Evolution, at all biological organizational levels (from DNA to complex morphologies or behavior), is contingent upon genetic variability. When dealing with the evolution of complex systems, like the mammalian skull, not only should genetic variation of each individual dimension be considered, but perhaps more importantly, the amount and pattern of covariation between traits (**G**-matrix) also needs to be taken into account. Genetic and phenotypic patterns of variation and covariation among traits are critical for understanding the evolution of complex systems, whatever the evolutionary processes (genetic drift or natural selection) impacting the population. The reason is straightforward: genetic covariance is produced when traits share some of their genetic basis and this covariance implies that traits cannot evolve independently (Lande 1979; Lande and Arnold 1983; Arnold et al. 2001). Therefore, **G**-matrices are the quantitative expression of constraints (Cheverud 1984; Arnold 1992), interacting with genetic drift and selection to produce evolutionary change and at same time also being shaped by those same process along with mutation (Wagner et al. 2007).

In a pathbreaking paper, Schluter (1996) examined the relationship between the **G**-matrix and evolutionary divergence. In particular, the focus was on what he called the “genetic line of least resistance” or **g _{max}** for simplicity. This line of least resistance is a single simple factor: the multivariate direction of greatest genetic (or its phenotypic surrogate) variation (

**g**or

_{max}**p**). This factor is a linear combination of a suite of morphological traits that displays the maximum within-population variance (first principal component [PC1]). It defines a line of least resistance to evolutionary change by either natural selection or genetic drift (Arnold et al. 2001) simply because it is the axis with the largest genetic variance. Schluter (1996) showed that this line of least resistance can affect both the direction and the magnitude of evolutionary change. It is also possible to extend the same rationale to other eigenvectors holding sequentially smaller portions of the total variation embodied in the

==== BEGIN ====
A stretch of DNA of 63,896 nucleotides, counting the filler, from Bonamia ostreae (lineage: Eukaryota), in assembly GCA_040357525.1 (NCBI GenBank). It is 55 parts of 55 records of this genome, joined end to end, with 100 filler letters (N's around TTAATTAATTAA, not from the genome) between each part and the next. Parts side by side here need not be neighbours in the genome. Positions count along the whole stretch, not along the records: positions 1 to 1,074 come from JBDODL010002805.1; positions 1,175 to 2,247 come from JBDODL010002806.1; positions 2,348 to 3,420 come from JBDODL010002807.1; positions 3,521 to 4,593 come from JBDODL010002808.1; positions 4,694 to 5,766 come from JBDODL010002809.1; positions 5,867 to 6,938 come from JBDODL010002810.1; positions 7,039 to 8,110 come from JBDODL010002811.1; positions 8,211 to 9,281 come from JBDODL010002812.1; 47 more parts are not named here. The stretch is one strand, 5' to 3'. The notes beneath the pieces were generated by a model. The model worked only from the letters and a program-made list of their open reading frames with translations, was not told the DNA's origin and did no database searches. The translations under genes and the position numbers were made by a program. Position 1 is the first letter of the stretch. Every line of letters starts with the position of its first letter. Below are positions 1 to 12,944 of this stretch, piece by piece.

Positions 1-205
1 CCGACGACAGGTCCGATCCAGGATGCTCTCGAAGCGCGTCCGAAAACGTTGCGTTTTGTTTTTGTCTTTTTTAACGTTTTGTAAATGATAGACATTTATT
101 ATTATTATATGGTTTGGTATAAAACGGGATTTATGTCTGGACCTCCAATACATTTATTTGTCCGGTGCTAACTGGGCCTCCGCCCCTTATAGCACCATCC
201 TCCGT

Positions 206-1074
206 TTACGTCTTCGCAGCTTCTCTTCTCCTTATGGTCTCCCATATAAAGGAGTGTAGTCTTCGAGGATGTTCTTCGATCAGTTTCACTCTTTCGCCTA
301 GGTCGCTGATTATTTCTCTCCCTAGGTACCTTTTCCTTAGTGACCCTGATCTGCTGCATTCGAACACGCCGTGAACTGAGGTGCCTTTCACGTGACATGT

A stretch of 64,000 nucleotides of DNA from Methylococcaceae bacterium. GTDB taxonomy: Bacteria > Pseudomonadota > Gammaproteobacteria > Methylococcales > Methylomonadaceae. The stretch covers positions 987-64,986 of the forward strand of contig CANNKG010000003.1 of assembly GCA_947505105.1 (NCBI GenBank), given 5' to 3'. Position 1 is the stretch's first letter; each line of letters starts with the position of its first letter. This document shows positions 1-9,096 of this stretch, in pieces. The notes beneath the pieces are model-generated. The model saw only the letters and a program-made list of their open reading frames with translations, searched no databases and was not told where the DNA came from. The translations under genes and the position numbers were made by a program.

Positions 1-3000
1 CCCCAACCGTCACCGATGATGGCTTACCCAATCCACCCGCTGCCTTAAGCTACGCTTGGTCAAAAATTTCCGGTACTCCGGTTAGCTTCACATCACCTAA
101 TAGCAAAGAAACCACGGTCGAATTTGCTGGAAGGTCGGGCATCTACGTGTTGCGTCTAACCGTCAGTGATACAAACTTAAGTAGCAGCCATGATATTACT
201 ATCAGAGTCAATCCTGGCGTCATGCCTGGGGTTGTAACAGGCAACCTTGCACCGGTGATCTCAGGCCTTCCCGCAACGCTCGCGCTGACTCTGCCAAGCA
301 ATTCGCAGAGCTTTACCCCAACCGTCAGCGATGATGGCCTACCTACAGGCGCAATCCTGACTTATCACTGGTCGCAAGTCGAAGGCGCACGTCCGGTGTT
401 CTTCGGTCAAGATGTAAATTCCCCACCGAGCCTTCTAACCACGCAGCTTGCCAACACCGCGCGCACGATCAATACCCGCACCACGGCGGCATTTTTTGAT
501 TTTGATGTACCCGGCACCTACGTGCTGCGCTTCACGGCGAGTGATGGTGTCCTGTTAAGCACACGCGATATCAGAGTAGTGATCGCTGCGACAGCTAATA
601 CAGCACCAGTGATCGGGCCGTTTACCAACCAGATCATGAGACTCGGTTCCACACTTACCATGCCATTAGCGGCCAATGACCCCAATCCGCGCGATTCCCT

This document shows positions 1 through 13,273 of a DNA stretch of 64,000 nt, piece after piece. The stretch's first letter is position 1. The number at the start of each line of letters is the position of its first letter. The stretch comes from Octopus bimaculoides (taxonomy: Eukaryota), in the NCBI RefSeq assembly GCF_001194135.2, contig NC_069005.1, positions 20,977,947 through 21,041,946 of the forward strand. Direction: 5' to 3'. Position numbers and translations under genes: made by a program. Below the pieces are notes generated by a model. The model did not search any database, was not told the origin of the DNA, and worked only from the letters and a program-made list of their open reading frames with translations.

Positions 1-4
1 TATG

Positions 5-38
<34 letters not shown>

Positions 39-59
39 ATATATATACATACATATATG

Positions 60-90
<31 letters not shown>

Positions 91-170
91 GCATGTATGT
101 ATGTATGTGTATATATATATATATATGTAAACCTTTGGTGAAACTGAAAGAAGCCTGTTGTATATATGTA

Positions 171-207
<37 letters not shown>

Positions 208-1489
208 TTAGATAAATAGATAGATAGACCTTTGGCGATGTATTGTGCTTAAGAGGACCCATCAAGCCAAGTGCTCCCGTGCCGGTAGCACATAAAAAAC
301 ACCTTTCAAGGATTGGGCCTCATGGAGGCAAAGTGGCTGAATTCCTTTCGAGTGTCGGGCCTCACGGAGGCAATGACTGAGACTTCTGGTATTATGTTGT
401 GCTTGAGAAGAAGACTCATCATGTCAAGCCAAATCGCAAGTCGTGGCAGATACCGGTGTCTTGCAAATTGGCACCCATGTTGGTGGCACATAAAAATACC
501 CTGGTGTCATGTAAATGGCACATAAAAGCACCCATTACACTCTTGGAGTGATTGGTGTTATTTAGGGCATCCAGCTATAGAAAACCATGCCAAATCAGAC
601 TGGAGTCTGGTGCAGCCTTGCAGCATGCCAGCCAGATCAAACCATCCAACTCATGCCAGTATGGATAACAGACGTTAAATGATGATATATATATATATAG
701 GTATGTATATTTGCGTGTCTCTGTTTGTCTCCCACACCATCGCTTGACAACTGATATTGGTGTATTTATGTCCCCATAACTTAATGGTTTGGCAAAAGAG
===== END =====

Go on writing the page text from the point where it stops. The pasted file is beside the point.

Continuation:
_{max}**G**-matrix (Blows and Higgie 2003; Blows et al. 2004; McGuigan et al. 2005).

One way to appreciate the effects of genetic covariance upon the magnitude and direction of evolution is portrayed in Figure 1 (modified from Arnold et al. 2001). In this hypothetical adaptive landscape, three populations differ in their current position in relation to the adaptive peak. All the three populations share the same basic genetic covariance pattern. Selection will push all the three populations to the nearest adaptive peak, but the orientation of the selection gradient will differ due to their differences in current position on the landscape. Although selection in all the three populations specifies the shortest linear path to the peak, the realized evolutionary trajectory (**Δz**) from generation to generation may be quite different. In fact, if the two axes of major genetic variance are not aligned (population C) with the direction of selection, the evolutionary response to selection will be curvilinear (Fig. 1). Furthermore, this curvilinear trajectory would be biased by the line of least resistance embodied in the **G**-matrix (gray ellipses in the figure). Because in this simple example (with only two dimensions) the first line of least resistance holds almost twice as much variation as the second one, the initial response in population C would be strongly biased in the direction of the largest genetic variance (**g _{max}**). It is also important to note how the line of least resistance influences not only the direction but also the magnitude of the evolutionary response along the path of selection. This point is made it clear when comparing populations A and B in Figure 1. The magnitude of the response in population A is much larger than in population B. This reflects the fact that in population A the first line of least resistance is aligned with the selected dimension whereas in population B the second line of least resistance is the one aligned with the direction of selection (

**β**). The difference in response magnitude between A and B due to the variance differences even overcomes differences in strength of selection due to the fact that the path between A and the peak has a shallower slope than the path between B and the peak that is steeper and therefore reflects stronger selection.